For those of you who haven’t been keeping up with the law on private cost recovery and contribution claims under CERCLA, following the decision in Atlantic Research, I recently participated in a panel discussion on the issue. A copy of my presentation can be found here.
The most contentious issue during the discussion was whether private parties who have settled with the government and performed direct cleanups – as opposed to reimbursing the government – as a result of such settlements have an action for cost recovery under § 107 of CERCLA or an action for contribution under § 113 of CERCLA.
My own view is that the Supreme Court has backed itself into a corner by so narrowly associating claims under § 113 with traditional contribution claims. It seems to me that the Court has limited contribution claims to situations where one liable party has reimbursed the original plaintiff for more than the contribution plaintiff’s fair share of the common liability. Thus, in a situation where the private plaintiff has directly incurred response costs – even if following a consent decree – no contribution claim lies. This is also consistent with a plain reading of § 107 – and we know that the Supreme Court loves plain language interpretations of CERCLA – which provides for claims for response costs, without any distinction being drawn between whether those costs were incurred voluntarily or not.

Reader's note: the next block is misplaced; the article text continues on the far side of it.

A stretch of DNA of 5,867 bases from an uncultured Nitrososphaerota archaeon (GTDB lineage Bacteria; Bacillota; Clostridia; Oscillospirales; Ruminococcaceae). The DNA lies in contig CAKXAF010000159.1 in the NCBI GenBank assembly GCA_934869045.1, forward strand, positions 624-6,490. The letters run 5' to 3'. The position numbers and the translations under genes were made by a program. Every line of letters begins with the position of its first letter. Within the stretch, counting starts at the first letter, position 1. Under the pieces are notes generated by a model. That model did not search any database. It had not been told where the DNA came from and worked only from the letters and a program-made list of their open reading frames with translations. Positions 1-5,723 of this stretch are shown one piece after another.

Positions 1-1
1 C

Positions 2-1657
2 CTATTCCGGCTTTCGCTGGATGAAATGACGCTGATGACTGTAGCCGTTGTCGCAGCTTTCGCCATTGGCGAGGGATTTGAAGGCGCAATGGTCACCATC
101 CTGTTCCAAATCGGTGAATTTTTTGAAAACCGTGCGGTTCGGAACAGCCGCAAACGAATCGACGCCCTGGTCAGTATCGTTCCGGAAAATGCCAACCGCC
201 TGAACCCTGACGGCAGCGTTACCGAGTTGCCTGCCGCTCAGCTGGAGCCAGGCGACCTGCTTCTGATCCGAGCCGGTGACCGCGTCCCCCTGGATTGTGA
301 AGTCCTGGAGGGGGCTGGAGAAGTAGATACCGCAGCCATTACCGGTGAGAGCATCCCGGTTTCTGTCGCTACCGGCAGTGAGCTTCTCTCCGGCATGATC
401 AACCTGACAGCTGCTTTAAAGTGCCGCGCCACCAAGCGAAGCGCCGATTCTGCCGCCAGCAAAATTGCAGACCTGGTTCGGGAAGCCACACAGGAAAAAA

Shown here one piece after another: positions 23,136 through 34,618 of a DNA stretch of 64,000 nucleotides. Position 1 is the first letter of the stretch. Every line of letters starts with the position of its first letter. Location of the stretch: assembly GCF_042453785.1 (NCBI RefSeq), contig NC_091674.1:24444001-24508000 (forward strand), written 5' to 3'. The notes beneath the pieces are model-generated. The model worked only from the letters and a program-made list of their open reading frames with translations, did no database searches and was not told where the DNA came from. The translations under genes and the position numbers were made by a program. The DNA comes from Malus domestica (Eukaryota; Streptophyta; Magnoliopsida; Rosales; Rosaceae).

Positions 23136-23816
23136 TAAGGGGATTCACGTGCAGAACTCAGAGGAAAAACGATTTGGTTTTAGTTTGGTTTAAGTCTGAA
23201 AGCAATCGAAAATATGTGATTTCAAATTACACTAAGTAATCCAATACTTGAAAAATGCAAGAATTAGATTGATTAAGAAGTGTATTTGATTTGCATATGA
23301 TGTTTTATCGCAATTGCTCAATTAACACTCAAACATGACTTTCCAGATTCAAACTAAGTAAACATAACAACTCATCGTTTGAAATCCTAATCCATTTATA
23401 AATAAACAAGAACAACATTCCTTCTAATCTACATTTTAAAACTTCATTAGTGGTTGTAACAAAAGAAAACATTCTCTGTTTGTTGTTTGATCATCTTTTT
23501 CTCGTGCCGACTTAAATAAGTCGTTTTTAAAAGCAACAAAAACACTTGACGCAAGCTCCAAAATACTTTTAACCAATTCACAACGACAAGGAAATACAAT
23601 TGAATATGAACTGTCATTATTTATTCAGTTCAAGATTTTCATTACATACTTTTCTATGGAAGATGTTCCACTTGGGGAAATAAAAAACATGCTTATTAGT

As I said at the panel, I just wish that the language of CERCLA was as clear to me and all of the practitioners with whom I work as it apparently is to Justice Thomas and the rest of the Supreme Court.